Wells Family Genealogy

The study of my Family Tree

25 March 2012 – The Bible of John Rogers the Martyr of Smithfield, England April 25, 2012

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Today I was attempting to clean up the websites I’d bookmarked in my favorites bar.  I came across a google book I had marked to go back to called “Signers of the Mayflower Compact”  By Annie Arnoux Haxtun.  It has some interesting info on the Rogers Family Bible.  I have to add that I think I asked about this Bible when I was up at Alfred University a few years ago and although the folks there were very helpful, I don’t think they knew if they had this Bible or not.  Does anyone out there now it’s current location???

Here is some of the interesting parts on the Rogers family as transcribed by me:

Signers of the Mayflower Compact, By Annie Arnoux Haxtun, Originally Published New York 1897-1899, Page 62-63

“No matter who James Rogers, of New London, was descended from he had children and made a will leaving behind him a clear record of his doings, his value in the community and the amount of his estate.

He came to Americain the ship Increase in 1635, aged 20 years, always supposed to be a descendant of John the Martyr.  Few people have greater reason for making a claim, or feeling that they substantiated it, that this on the part of James Rogers.  It needs no discussion; it comes authentically, so far as anything can, from the librarian of Alfred University, New York State, where the Bible recorded as from John the Martyr, of Smithfield,England, is preserved.

To strengthen and prove its value, I quote verbatim from the copy of the Bible records:

Written on inside cover is the following:

Cranmer’s first edition, to which this accurately corresponds, was first published in 1539.  The archbishop was burned by Bloody Mary in 1556.  We give this the date of 1549 for fear of antedating.  Fifteen hundred and thirty-nine might, with more propriety, have been its date,”

The following is written on the first fly leaf:

The New Testament of our Lord Christ  

Translated from the original Greek by Cranmer, Lord Archbishop of Canterbury, in the second year of Edward VI.’s reign MDXLIX

The following is written on the second fly leaf:

Hoc Novum Testamentum Republica eruditissimis viris ostensum est, inter quos alliqui illustres Theologiae Doctores errant, Id cum libris et codcillis amplissimarum bibliothcarum collatum est, et declaratum est Cranmeris Episcopi, primariiCanterbury, edition promulgate anno Domini MDXLIX, et in Brittaniae Regis Edvardi VI. Secundo anno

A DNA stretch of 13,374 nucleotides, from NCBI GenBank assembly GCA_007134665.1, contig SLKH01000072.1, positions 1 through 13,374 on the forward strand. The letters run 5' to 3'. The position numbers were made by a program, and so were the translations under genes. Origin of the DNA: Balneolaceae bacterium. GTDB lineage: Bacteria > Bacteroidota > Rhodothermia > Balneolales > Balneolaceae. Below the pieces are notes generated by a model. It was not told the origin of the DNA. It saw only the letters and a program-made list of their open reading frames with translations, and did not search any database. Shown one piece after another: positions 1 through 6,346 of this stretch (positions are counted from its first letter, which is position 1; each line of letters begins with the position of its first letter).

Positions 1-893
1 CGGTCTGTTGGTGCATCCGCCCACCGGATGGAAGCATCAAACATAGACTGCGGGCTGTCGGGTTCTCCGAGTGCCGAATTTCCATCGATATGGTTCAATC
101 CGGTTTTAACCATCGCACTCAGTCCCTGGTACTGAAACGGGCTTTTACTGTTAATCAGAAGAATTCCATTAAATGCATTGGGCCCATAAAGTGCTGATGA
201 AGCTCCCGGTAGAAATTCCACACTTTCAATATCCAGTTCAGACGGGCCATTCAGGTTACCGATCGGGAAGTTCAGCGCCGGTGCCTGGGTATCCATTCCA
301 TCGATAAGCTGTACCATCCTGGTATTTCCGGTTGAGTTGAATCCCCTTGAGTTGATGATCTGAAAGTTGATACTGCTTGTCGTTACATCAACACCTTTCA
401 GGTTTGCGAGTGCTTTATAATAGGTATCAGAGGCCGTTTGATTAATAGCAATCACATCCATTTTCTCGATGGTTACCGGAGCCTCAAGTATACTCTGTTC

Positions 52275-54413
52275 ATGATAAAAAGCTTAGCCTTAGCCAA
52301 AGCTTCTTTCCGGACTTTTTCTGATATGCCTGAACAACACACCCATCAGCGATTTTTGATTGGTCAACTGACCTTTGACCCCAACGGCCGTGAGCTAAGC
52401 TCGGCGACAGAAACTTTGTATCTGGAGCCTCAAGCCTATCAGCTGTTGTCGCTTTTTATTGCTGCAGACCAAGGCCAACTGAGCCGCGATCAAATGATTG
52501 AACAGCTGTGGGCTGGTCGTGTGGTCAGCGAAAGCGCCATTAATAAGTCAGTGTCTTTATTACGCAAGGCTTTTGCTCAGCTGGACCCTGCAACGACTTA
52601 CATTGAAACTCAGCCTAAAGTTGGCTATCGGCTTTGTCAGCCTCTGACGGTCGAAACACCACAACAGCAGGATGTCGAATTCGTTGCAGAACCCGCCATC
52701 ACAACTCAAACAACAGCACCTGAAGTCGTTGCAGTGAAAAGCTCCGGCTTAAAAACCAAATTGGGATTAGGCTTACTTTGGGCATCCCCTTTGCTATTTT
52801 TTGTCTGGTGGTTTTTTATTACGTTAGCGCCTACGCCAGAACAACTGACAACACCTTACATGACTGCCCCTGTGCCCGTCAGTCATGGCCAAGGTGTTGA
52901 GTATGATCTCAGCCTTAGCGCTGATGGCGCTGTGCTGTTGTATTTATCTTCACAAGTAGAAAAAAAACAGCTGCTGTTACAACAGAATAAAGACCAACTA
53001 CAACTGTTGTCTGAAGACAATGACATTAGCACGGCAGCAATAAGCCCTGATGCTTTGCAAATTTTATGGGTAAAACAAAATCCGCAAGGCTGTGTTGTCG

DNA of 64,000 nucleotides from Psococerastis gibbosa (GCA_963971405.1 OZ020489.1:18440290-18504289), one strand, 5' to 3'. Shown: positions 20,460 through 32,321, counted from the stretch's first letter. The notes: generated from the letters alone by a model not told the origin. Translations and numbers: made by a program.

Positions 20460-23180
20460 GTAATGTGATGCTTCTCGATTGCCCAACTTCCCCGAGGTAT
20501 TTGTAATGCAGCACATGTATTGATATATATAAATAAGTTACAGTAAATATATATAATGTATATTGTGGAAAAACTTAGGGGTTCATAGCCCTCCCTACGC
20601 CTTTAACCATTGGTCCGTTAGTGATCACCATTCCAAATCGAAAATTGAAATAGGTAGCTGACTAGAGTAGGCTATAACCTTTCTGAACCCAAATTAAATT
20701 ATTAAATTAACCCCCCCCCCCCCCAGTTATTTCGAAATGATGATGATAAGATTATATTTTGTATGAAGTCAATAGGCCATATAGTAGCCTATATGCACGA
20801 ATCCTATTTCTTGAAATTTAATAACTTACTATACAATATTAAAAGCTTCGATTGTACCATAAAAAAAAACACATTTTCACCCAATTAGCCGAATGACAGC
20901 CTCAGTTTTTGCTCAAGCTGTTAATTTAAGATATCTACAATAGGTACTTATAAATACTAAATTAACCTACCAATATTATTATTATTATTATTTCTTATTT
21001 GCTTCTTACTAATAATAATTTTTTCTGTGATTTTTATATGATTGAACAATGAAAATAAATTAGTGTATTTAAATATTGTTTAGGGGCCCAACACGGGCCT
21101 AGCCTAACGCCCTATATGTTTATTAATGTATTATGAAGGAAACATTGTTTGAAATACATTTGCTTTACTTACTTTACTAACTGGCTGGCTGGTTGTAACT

Gulialmus H. Porter

Waterford, Conn., Oct. 1st, 1839

The following is a newspaper clipping pasted on a fly leaf taken from the “New London Repository:”

The Bible of John Rogers the Martyr.  Little did we dream, in the days of our boyhood, while with eager curiosity and childish simplicity we used to pore over the pages of the New England primer, and pause with almost tearful sympathy over the quaint old wood cut representing the burning of the martyr, John Rogers, at the stake, attended by “his wife and nine small children, with one at the breast,” that we should ever behold the Bible, the veritable Bible, read, pondered and prayed over by that noble martyr to the Christian faith.  But we have the privilege of recording the strange fact that we have seen, handled and perused the identical precious relic of the days of Smithfield fires and the bloody persecution of the reign of the cruel Mary.

The book itself is a small, thick quarto, containing the New Testament (the translation of Cranmer in 1539), the Psalms and a portion of the liturgy of the Protestant Church at that time.  The title page, a few of the first and the last leaves have been lost, the book having been twice rebound.  It is printed in the large, full, ancient German text, with ornamental initial letters to a portion of the chapters and a few marginal references.